The Sochi Olympics is the first time I’ve watched a hockey tournament entirely online. CBC, the Canadian public broadcaster, streamed each game (and every other event) on its website. The streams were available for anyone with a Canadian IP address and could be accessed either live or later. For some games, I had a choice of two streams: a “TV stream”, showing exactly what was being shown on TV, including all the commercials and studio stuff between periods; and a web stream that included commentary but was otherwise a raw feed of the official Sochi broadcast. As long as you had ad block software, there were no commercials. Whenever there was a break in play, including for a commercial break, the stream remained in the rink, showing players chatting on the bench, getting ready for play to resume, recent highlights and replays of goals and penalties. During intermissions, it showed the Zambonis resurfacing the ice.
This was a revelation. I was surprised by how much better hockey was when uninterrupted by ads. The web stream was far more immersive than the “TV stream”. Breaks in play were never breaks in tension, and it was only after watching the web stream that I realized how deflating commercials actually are. They numb the senses and kill the atmosphere. But I suppose that’s not much of a revelation, because we’ve known the same about movies for a while. Nobody prefers to watch a movie on a channel that has commercials. We like narrative continuity.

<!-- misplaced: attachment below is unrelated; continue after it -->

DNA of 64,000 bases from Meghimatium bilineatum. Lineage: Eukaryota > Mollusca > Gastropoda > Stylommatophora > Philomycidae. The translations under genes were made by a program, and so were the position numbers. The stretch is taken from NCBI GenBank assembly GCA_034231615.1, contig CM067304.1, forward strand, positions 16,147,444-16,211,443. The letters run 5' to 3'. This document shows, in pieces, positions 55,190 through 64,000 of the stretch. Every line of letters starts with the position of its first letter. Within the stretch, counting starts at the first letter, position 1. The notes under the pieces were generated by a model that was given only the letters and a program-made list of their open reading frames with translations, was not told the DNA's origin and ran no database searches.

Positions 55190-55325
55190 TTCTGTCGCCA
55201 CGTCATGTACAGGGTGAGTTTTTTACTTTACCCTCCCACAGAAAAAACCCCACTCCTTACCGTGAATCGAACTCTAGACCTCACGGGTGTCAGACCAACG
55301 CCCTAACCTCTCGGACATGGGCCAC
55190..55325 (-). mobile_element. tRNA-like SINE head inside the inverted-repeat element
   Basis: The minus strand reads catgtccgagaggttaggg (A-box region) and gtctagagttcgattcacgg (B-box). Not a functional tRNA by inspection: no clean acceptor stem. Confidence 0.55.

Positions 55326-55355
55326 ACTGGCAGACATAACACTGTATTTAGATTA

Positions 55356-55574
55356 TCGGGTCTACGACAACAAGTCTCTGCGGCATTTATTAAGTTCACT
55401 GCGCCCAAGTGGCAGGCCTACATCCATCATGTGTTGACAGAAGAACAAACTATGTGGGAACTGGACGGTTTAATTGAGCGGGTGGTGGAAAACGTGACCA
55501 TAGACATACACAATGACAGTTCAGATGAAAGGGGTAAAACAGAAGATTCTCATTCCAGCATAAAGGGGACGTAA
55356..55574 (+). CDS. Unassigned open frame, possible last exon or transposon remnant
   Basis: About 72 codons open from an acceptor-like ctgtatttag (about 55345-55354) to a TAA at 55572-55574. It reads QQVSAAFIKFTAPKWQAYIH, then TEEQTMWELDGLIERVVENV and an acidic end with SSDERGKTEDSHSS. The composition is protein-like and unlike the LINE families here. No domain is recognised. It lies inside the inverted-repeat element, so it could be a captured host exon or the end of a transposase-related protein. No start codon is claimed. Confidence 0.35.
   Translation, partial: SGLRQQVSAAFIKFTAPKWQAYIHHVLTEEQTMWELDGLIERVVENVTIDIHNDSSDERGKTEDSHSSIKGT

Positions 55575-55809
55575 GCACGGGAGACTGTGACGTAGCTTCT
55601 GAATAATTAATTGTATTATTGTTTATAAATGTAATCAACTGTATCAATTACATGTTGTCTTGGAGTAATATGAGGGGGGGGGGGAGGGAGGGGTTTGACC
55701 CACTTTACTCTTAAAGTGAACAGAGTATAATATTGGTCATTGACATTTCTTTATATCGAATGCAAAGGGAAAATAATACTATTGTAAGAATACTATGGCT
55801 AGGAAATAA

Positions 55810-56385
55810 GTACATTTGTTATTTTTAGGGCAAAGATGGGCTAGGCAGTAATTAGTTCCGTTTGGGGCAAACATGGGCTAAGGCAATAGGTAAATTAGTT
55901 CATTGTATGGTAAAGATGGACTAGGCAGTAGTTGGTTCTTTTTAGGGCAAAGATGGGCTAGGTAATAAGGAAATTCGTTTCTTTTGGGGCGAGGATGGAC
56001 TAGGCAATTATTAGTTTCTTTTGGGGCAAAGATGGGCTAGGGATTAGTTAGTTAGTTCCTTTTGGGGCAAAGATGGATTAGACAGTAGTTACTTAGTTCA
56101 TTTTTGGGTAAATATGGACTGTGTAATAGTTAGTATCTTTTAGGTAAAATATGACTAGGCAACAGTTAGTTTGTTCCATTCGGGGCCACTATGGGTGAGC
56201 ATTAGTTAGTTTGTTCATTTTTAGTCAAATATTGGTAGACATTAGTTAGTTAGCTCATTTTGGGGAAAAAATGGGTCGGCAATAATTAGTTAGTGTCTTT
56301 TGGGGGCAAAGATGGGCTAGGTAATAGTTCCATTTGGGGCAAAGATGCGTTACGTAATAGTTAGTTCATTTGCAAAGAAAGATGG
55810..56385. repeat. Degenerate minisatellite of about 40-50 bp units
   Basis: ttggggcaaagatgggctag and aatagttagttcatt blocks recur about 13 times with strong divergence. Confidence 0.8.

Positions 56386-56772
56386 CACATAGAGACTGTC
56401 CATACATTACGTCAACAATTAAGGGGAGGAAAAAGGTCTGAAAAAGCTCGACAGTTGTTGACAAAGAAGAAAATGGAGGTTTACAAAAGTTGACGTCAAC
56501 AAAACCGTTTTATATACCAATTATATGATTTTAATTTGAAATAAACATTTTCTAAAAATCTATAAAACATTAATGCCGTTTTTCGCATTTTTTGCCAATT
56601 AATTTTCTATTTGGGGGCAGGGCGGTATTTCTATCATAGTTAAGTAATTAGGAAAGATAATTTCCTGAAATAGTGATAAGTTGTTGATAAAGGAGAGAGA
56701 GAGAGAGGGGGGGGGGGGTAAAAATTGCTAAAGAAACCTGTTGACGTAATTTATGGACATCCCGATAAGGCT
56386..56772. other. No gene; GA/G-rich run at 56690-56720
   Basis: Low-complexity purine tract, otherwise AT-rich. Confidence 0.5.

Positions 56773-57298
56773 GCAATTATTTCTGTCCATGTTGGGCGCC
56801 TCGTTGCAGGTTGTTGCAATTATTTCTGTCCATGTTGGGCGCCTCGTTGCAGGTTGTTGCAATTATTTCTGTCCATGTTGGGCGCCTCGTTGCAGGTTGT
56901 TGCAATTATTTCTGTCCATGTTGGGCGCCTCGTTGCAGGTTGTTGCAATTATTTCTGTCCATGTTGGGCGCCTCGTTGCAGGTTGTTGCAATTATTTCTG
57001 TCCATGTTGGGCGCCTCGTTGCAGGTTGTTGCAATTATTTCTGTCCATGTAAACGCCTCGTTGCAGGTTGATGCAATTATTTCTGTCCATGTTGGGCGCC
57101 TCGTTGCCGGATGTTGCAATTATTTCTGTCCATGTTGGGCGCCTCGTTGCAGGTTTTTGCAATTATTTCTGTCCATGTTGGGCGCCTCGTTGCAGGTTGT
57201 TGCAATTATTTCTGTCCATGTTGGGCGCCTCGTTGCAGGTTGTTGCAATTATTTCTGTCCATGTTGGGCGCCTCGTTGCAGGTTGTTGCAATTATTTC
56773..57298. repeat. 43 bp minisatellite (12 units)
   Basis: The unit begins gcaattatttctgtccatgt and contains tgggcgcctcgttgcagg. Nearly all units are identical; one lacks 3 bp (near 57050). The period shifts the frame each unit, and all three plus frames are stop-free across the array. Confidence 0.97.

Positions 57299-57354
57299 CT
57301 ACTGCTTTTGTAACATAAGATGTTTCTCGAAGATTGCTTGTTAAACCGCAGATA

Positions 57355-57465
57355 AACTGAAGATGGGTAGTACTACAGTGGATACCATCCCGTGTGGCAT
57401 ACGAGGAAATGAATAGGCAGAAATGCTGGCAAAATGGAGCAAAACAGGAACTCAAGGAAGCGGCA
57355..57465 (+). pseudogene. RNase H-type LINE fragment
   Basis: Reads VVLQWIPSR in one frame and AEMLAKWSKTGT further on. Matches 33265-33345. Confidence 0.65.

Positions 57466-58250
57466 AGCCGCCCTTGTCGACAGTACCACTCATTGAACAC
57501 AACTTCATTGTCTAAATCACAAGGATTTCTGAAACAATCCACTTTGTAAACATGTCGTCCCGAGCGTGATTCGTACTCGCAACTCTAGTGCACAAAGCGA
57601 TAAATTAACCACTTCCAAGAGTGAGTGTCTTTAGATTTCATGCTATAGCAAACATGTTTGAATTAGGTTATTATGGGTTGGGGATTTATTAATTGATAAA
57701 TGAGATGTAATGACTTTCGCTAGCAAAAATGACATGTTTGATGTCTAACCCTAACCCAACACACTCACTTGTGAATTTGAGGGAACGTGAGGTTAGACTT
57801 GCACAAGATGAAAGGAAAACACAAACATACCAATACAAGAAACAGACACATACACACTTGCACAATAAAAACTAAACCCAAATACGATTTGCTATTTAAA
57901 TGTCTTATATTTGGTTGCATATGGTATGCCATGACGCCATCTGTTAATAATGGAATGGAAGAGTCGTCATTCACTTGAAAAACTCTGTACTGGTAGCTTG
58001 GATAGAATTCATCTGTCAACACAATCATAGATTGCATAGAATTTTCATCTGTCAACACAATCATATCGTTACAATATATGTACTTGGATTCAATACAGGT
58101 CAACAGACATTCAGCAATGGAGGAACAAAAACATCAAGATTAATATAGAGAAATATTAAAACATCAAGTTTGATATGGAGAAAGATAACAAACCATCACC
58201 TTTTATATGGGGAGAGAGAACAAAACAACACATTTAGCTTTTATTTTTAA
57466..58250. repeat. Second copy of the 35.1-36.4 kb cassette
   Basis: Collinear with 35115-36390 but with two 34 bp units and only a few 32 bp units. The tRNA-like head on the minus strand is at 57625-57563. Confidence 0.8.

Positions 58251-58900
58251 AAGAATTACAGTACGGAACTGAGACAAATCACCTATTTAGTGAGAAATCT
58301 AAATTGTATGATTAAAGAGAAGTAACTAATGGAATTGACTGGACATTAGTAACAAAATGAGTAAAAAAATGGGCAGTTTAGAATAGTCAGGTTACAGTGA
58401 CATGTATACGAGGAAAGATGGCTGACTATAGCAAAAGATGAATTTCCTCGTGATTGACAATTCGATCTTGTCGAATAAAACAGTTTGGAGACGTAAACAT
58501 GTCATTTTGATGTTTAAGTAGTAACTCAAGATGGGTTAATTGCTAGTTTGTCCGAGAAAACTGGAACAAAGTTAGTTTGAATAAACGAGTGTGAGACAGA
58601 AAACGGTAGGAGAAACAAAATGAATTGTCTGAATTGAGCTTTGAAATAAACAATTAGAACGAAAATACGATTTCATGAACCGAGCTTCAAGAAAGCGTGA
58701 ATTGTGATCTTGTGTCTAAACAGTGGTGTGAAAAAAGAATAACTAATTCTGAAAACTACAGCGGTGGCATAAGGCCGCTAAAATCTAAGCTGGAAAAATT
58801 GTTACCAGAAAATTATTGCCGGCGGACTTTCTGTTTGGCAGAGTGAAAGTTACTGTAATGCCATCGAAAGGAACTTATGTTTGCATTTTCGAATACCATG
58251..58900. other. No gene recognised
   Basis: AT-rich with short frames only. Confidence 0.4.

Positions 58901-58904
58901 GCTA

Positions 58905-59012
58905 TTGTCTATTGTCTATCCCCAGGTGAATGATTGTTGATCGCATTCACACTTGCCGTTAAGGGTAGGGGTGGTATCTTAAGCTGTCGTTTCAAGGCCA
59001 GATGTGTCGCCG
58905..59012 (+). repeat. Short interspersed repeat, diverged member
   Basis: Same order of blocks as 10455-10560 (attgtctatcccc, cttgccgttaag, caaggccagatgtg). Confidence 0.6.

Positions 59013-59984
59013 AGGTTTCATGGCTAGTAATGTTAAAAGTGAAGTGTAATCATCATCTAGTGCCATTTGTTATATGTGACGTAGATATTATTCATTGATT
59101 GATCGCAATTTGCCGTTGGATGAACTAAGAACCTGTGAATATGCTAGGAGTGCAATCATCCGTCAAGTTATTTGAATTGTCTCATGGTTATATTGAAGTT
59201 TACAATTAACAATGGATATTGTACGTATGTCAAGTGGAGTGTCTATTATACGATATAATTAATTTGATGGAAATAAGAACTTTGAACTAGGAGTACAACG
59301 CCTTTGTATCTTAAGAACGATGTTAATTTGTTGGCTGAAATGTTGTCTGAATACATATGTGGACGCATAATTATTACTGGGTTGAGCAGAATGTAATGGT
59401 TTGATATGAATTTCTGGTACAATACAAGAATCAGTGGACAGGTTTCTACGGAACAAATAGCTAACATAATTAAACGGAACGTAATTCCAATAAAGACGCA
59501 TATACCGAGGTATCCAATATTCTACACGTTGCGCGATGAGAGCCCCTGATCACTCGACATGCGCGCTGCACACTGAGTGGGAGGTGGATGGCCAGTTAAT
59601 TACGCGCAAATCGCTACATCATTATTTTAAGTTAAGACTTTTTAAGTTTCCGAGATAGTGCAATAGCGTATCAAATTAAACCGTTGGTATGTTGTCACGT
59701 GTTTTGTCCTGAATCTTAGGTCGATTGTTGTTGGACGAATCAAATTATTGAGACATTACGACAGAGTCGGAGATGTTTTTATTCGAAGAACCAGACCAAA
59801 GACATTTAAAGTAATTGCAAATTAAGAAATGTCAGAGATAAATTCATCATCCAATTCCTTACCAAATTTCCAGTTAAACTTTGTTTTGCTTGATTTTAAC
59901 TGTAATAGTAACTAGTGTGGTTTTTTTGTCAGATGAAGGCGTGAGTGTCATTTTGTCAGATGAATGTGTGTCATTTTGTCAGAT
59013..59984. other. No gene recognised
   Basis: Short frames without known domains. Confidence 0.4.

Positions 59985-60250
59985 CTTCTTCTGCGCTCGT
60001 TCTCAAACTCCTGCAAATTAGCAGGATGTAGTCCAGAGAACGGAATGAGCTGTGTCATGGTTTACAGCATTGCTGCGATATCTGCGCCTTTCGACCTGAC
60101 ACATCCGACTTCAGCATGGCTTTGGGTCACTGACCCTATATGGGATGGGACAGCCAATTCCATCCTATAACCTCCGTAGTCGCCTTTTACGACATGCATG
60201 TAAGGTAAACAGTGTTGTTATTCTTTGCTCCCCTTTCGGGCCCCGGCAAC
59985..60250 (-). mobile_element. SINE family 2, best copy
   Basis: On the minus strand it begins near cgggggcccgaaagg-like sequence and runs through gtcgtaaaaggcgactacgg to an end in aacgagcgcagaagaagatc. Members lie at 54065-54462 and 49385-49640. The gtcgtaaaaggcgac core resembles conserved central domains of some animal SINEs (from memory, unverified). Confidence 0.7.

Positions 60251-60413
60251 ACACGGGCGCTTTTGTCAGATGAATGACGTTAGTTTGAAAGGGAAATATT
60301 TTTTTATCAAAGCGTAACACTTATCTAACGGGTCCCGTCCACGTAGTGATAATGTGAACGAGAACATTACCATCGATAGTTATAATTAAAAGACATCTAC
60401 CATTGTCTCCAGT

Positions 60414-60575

My only complaints are about the way in which CBC chose to archive the games. First, it’s sometimes tricky to get to a game without accidentally seeing the score somewhere else on the site. Second, once you load a game up, you get a list of temporal shortcuts at the bottom allowing you to skip to a specific period and, if applicable, to overtime. But once you see the overtime button, you know there’s going to be an overtime. For example, I watched the women’s gold medal game knowing the Canadians would tie it up (but hardly believing it was possible!). The same is sometimes true of a video’s overall duration. You know that a three-hour game didn’t end in regulation. And this quibble spans sports, as well. Curling usually takes place over ten ends. The men’s gold medal game between Canada and Great Britain only had links up to the eighth. I knew there was going to be a blowout, and once Canada scored points in the first, I had a hunch who was going to be on the receiving end…
Keeping that in mind: who needs TV? The online coverage was excellent.